companies and company ownership; and
New thematic categories may be added by the Commission, by way of a delegated act.
The reuse of documents should be free of charge. However, marginal costs incurred to reproduce and disseminate documents, anonymise personal data and protect commercially confidential information may be recovered.
By way of exception, cultural institutions, public undertakings and some public-sector bodies that fulfil the requirements set out in Article 6(2) may charge beyond the default principle in order to recover the eligible costs.
The directive does not apply to:
documents for which third parties hold intellectual property rights;
documents whose access is excluded or restricted on the virtue of a national access regime or on the grounds of sensitive critical infrastructure protection;
documents whose supply falls outside the scope of the public task of a public-sector body or outside the scope of provision of services in the general interest of a public undertaking;
documents related to the activities of a public undertaking directly exposed to competition and therefore not subject to procurement rules under Article 34 of Directive 2014/25/EU;
other documents referred to in Article 1(2) of the directive.
FROM WHEN DOES THE DIRECTIVE APPLY?
It has been in force since 16 July 2019. Directive (EU) 2019/1024 recasts and replaces Directive 2003/98/EC (and its subsequent amendments) as of 17 July 2021. It has to become national law in the EU countries by the same date.
Public-sector body: means the state, regional or local authorities, bodies governed by public law or associations formed by such authorities or bodies governed by public law.
Public undertaking: means any undertaking over which public-sector bodies have a dominant influence through ownership, financial participation therein, or the rules which govern it; these include those acting as public passenger road or rail transport operators, air carriers and EU shipowners fulfilling public-service obligations.
Dynamic data: means documents in a digital form, subject to frequent or real-time updates due to their volatility or rapid obsolescence; typically data generated by sensors.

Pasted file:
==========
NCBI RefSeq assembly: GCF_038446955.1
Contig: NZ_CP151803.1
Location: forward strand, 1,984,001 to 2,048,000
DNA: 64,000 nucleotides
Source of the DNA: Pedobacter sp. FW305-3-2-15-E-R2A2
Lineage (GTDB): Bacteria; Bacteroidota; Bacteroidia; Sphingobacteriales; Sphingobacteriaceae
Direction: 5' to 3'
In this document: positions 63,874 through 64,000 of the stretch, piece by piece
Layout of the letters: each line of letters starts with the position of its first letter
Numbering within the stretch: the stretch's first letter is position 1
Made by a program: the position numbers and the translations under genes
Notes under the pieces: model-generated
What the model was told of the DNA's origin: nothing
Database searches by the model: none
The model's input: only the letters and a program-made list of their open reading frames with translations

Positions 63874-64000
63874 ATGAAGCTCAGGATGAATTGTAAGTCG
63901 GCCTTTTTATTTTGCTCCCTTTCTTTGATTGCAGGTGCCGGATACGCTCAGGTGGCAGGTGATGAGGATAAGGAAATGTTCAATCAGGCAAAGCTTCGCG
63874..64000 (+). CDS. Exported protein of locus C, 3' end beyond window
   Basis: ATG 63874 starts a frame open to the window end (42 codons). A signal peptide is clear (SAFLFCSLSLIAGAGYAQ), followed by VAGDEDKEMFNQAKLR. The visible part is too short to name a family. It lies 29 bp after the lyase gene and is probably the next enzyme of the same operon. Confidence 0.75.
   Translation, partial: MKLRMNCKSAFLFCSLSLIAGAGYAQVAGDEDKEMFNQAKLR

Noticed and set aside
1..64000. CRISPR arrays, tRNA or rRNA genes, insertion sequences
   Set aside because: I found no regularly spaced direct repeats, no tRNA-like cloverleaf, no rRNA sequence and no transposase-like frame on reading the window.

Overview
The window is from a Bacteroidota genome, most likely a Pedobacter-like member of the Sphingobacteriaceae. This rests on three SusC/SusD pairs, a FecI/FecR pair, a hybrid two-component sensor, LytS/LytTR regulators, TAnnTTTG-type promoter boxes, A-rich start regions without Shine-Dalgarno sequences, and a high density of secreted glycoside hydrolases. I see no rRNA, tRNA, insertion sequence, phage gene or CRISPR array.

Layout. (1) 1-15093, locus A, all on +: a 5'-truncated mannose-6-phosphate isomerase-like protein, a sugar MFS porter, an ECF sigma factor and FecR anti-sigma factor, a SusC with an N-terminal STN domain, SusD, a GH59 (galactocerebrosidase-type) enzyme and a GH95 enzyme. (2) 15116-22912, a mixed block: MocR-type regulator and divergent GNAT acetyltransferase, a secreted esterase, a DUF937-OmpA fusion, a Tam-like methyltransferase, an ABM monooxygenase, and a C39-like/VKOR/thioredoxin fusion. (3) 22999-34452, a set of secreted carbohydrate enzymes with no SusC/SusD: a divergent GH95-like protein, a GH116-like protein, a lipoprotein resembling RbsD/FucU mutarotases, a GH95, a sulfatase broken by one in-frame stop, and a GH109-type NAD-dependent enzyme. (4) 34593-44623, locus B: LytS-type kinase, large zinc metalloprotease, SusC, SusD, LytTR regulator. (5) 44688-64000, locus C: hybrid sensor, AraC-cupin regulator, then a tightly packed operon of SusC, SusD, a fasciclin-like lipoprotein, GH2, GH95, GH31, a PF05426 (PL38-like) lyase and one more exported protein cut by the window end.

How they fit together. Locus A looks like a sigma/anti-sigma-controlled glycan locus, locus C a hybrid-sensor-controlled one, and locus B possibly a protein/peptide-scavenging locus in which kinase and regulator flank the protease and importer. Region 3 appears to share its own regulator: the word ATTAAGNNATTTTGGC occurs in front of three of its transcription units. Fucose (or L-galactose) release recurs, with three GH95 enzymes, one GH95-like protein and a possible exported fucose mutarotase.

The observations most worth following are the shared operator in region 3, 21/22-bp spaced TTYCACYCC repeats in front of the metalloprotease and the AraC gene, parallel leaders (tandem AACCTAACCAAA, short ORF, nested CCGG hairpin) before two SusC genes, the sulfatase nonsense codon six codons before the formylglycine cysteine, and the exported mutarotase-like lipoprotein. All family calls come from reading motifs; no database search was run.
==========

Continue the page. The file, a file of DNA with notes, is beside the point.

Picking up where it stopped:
Open format: a file format that is platform-independent and made available to the public without any restriction that impedes the re-use of documents.
Re-use: the use by persons or legal entities of documents held by public-sector bodies or public undertakings.
Directive (EU) 2019/1024 of the European Parliament and of the Council of 20 June 2019 on open data and the reuse of public-sector information (recast) (OJ L 172, 26.6.2019, pp. 56-83)
Directive (EU) 2016/2102 of the European Parliament and of the Council of 26 October 2016 on the accessibility of the websites and mobile applications of public-sector bodies (OJ L 327, 2.12.2016, pp. 1-15)
Directive 2014/25/EU of the European Parliament and of the Council of 26 February 2014 on procurement by entities operating in the water, energy, transport and postal services sectors and repealing Directive 2004/17/EC (OJ L 94, 28.3.2014, pp. 243-374)
Regulation (EC) No 1008/2008 of the European Parliament and of the Council of 24 September 2008 on common rules for the operation of air services in the Community (recast) (OJ L 293, 31.10.2008, pp. 3-20)
Regulation (EC) No 1370/2007 of the European Parliament and of the Council of 23 October 2007 on public passenger transport services by rail and by road and repealing Council Regulations (EEC) Nos 1191/69 and 1107/70 (OJ L 315, 3.12.2007, pp. 1-13)
Council Regulation (EEC) No 3577/92 of 7 December 1992 applying the principle of freedom to provide services to maritime transport within Member States (maritime cabotage) (OJ L 364, 12.12.1992, pp. 7-10)